Sea otter (Enhydra lutris) COSEWIC assessment and status report 2007L chapter 13

Technical Summary

Enhydra lutris

Sea otter
Loutre de mer

Range of Occurrence in Canada: Pacific Ocean

Extent and Area Information

Extent of occurrence (EO) (km 2 )
Coastal waters of west coast Vancouver Island and central British Columbia coast where sea otter occupation has been confirmed from dedicated surveys and from ATK . It does not include sightings of single animals outside this continuously occupied range. Area is calculated from shore to the 50 m depth contour; deep inlets are cut off.
10 000 km 2
Specify trend in EO
Are there extreme fluctuations in EO?
Area of occupancy (AO) (km 2 )
same as EO
10 000 km 2
Specify trend in AO
Are there extreme fluctuations in AO?
Number of known or inferred current locations
Specify trend in #
Are there extreme fluctuations in number of locations?
Specify trend in area, extent or quality of habitat

Population Information

Generation time (average age of parents in the population)
age at first birth = 3, longevity = 15 to 20, gen.time = 3 + .33(15-3) to 3 + .33(20-3)
7 to 9 years
Number of mature individuals
Data to produce a life table do not exist for British Columbia. The proportion of adults is assumed to be 50% of the total population based on estimates of age at first reproduction of other sea otter populations.
~ 1 600 adults
Total population trend
Population data from Watson et al. 1997 and Nichol et al. 2005 indicate that the population has been increasing.
Vancouver Island
18.6% yr -1 (1977-1995)
15.6% yr -1 (1977-2004)
19.1% yr -1 (1977-1995)
8.0% yr -1 (1995-2004)

Central B.C. coast
12.4% yr -1 (1990-2004)
% decline over the last/next 10 years or 3 generations
None over last 10 years
Are there extreme fluctuations in number of mature individuals?
Is the total population severely fragmented?
Specify trend in number of populations
Are there extreme fluctuations in number of populations?
Not in Canada
Populations with number of mature individuals in each:
A crude estimate based on 50% of the population being reproductive might be 1350 on Vancouver Island and 250 on the central coast

Threats (actual or imminent threats to populations or habitats)

Environmental contamination, especially oil spills, entanglement in fishing gear and collision with vessels, illegal killing.


Rescue Effect (immigration from an outside source)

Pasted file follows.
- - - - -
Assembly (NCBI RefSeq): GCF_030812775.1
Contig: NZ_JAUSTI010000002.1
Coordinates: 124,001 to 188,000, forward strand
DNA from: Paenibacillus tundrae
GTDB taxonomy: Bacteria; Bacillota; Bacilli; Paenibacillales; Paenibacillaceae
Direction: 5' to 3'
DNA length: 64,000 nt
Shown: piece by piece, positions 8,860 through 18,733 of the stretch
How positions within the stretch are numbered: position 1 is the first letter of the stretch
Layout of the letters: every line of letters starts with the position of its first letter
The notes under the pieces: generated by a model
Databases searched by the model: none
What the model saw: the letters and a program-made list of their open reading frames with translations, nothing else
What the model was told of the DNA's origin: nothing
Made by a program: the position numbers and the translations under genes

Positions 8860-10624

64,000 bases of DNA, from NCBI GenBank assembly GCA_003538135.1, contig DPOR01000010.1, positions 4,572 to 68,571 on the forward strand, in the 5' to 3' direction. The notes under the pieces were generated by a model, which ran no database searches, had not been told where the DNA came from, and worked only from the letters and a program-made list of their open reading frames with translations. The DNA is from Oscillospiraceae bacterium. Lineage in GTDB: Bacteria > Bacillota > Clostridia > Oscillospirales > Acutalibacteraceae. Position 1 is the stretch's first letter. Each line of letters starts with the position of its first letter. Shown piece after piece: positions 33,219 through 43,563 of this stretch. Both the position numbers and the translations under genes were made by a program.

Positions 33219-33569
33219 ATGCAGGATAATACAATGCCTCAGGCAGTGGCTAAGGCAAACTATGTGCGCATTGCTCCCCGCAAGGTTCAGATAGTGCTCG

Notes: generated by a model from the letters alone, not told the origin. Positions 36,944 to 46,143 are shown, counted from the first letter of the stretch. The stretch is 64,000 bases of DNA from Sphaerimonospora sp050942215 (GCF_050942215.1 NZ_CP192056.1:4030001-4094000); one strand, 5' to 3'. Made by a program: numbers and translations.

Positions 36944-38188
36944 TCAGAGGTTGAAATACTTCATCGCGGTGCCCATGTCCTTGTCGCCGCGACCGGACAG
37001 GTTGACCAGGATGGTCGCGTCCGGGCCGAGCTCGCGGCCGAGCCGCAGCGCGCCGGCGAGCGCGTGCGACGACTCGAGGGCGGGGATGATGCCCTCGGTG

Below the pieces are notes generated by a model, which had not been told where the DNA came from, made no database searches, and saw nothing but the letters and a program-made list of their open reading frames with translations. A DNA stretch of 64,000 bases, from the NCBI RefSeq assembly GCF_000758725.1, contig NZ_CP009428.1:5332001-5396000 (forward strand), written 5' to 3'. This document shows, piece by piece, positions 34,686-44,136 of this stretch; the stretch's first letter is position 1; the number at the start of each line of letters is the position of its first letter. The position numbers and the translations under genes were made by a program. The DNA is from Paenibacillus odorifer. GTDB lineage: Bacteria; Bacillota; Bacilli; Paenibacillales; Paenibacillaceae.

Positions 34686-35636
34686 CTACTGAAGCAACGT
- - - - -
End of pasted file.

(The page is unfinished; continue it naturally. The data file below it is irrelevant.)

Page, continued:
Status of outside population(s)
U.S. federal Endangered Species Act: California – Threatened,  Southwestern Alaska Stock – Threatened,
State Special Species Policy – Washington – Endangered
Is immigration known or possible?
Yes, wandering males
Would immigrants be adapted to survive in Canada?
Is there sufficient habitat for immigrants in Canada?
Is rescue from outside populations likely?
Rescue is unlikely because sea otters are non-migratory, exhibit high site fidelity and occupy relatively small overlapping home ranges

Quantitative Analysis

[provide details on calculation, source(s) of data, models, etc]

None available


Current Status

COSEWIC: Threatened (2000)
Special Concern (2007)


Status and Reasons for Designation

Status: Special Concern
Alpha-numeric code: Not applicable

Reasons for Designation: The species had been extirpated in British Columbia by the fur trade by the early 1900s, and was re-introduced from 1969-72. It has since repopulated 25-33% of its historic range in British Columbia, but is not yet clearly secure. Numbers are small (< 3500) and require careful monitoring. Their susceptibility to oil and the proximity to major oil tanker routes make them particularly vulnerable to oil spills.


Applicability of Criteria

Criterion A (Declining Total Population):
The population has increased at rates of 8 – 19% per year since censuses were initiated in 1977. The rate of increase has slowed in recent years.

Criterion B (Small Distribution, and Decline or Fluctuation):
Extent of occurrence is < 20 000 km2, but the population is not declining or fluctuating.

Criterion C (Small Total Population Size and Decline):
Total population is ~3200 animals of which half are assumed to be mature individuals (~1600). The population is small, but there is no decline or fluctuation in numbers.

Criterion D (Very Small Population or Restricted Distribution):
There are > 1000 mature individuals.

Criterion E (Quantitative Analysis):
None have been undertaken.

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